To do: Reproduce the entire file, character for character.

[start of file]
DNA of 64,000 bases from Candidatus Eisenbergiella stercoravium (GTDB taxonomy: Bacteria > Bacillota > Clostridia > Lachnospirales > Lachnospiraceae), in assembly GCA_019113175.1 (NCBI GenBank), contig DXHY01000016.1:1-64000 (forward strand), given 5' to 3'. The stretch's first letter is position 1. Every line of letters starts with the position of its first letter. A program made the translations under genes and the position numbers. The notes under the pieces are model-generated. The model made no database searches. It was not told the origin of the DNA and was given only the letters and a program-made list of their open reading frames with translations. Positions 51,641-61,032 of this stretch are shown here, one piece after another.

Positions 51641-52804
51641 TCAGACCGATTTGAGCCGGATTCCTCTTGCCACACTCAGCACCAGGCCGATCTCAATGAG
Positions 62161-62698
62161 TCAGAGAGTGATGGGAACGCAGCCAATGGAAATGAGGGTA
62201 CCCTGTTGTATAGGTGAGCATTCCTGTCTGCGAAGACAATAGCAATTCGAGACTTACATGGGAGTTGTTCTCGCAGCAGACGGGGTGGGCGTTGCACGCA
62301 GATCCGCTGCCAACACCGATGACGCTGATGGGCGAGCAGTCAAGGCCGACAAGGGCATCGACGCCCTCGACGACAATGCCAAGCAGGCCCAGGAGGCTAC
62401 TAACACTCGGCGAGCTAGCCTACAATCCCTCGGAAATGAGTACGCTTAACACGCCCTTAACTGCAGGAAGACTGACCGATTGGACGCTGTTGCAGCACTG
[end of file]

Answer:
DNA of 64,000 bases from Candidatus Eisenbergiella stercoravium (GTDB taxonomy: Bacteria > Bacillota > Clostridia > Lachnospirales > Lachnospiraceae), in assembly GCA_019113175.1 (NCBI GenBank), contig DXHY01000016.1:1-64000 (forward strand), given 5' to 3'. The stretch's first letter is position 1. Every line of letters starts with the position of its first letter. A program made the translations under genes and the position numbers. The notes under the pieces are model-generated. The model made no database searches. It was not told the origin of the DNA and was given only the letters and a program-made list of their open reading frames with translations. Positions 51,641-61,032 of this stretch are shown here, one piece after another.

Positions 51641-52804
51641 TCAGACCGATTTGAGCCGGATTCCTCTTGCCACACTCAGCACCAGGCCGATCTCAATGAG
Positions 62161-62698
62161 TCAGAGAGTGATGGGAACGCAGCCAATGGAAATGAGGGTA
62201 CCCTGTTGTATAGGTGAGCATTCCTGTCTGCGAAGACAATAGCAATTCGAGACTTACATGGGAGTTGTTCTCGCAGCAGACGGGGTGGGCGTTGCACGCA
62301 GATCCGCTGCCAACACCGATGACGCTGATGGGCGAGCAGTCAAGGCCGACAAGGGCATCGACGCCCTCGACGACAATGCCAAGCAGGCCCAGGAGGCTAC
62401 TAACACTCGGCGAGCTAGCCTACAATCCCTCGGAAATGAGTACGCTTAACACGCCCTTAACTGCAGGAAGACTGACCGATTGGACGCTGTTGCAGCACTG